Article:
In time, he married Elizabeth O'Brien and went into the iron work business of her family in eastern Tennessee. During a recession the business failed and Brownlow took up politics and the newspaper business. His contrarian nature made him a Whig in a Jacksonian Democrat state and his newspaper was so inflammatory the postman delivered it with a pair of tongs so he wouldn't have to touch it! This love of contention earned him the nickname the Fighting Parson. It also earned him several potshots through his window and he had to relocate his paper and himself to another town.

Brownlow spent decades fighting Andrew Johnson politically but when the vote for secession rolled around, he and Johnson found themselves on the same team. With his usual forcefulness, Brownlow was against secession and the whole southern Confederacy. His paper, as usual as discordant as possible, was relocated to eastern Tennessee and Brownlow continued with the acid rhetoric until Confederate authorities, as part of their crack-down on the region, shut down his paper and forced Brownlow to flee to the North.

Once there, he came a celebrity speaker and again a newspaper man by nailing secession and Confederates. He allied himself with the Radical Republicans but did not advocate abolition of slavery. He also wrote a book about the evils of the Confederacy and his personal experiences.

The war over, Brownlow was elected to the office of governor by Unionist Tennesseans. He enfranchised freedmen immediately, before the Constitutional amendments to give them citizenship, and disfranchised the ex-Confederates. This sparked the birth of the Ku Klux Klan and other racist organizations given to violence and extremism. Brownlow used the Union League, primarily black veterans, to intimidate former rebels and Tennessee descended into racial discord. He also promoted bonds to build back the infrastructure destroyed by the war - unfortunately, this put Tennessee into a financial hole it took generations to climb out of. In 1869 he was elected to the Senate, replacing Andrew Johnson's son-in-law, and so left the state of Tennessee. He died in April of 1877.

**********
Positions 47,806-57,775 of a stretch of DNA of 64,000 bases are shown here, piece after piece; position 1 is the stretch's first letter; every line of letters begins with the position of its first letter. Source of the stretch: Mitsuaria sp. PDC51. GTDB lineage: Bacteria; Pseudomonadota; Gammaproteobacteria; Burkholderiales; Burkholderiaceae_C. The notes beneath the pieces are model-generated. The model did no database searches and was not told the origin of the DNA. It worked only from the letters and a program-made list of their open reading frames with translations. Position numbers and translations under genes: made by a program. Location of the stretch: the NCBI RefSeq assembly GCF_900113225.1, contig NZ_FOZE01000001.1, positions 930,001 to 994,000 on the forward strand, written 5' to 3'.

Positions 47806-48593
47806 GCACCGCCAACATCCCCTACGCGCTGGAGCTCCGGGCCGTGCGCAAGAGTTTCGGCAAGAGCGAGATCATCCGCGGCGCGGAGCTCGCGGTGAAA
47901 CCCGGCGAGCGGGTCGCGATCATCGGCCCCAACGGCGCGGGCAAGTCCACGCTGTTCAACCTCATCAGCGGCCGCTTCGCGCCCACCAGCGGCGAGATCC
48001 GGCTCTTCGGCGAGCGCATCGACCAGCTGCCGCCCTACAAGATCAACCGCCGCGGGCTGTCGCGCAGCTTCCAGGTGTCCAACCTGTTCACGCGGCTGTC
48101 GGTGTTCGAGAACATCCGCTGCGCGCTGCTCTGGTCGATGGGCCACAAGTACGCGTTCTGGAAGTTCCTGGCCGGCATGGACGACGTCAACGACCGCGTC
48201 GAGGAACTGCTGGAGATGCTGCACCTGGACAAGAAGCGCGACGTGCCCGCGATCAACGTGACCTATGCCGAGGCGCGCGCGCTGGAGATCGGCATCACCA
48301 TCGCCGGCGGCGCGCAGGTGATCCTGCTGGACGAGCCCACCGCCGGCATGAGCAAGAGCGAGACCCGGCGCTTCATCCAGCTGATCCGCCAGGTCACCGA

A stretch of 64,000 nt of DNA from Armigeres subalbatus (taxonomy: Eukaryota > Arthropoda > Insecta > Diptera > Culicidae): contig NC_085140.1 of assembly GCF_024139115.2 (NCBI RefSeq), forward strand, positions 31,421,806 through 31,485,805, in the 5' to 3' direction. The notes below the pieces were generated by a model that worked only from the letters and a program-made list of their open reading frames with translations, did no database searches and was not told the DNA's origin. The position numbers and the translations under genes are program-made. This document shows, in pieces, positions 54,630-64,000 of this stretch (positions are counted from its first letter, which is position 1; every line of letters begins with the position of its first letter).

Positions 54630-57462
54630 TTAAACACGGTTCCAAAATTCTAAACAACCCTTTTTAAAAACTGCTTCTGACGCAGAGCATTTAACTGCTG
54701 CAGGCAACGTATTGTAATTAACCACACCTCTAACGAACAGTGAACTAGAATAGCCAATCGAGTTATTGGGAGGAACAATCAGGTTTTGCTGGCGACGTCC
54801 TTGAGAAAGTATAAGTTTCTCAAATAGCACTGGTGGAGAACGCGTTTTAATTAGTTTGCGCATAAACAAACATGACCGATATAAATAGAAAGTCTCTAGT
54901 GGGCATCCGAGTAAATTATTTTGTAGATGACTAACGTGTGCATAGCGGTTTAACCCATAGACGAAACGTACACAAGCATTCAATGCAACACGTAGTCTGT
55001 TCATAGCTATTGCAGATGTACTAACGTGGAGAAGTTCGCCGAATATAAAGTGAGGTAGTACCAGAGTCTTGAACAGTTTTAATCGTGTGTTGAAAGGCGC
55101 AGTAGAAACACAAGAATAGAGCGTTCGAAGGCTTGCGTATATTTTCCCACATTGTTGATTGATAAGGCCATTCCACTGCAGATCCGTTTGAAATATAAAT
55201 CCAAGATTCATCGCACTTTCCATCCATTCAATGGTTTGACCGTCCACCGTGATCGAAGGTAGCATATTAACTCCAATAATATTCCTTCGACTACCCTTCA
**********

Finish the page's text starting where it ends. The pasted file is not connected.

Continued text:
Nathan Bedford Forrest was one of the people Brownlow targeted heavily and who fought back in the only way he could, which was associating with the KKK. It's no coincidence that Forrest disbanded and left the organization in the same year Brownlow left Tennessee. Brownlow investigated Forrest high and low, looking for something - anything - to lock the general up and throw away the key. He had people following him and observing him constantly - but all he ever came up with was an ex-soldier trying to make a living!
Great Post !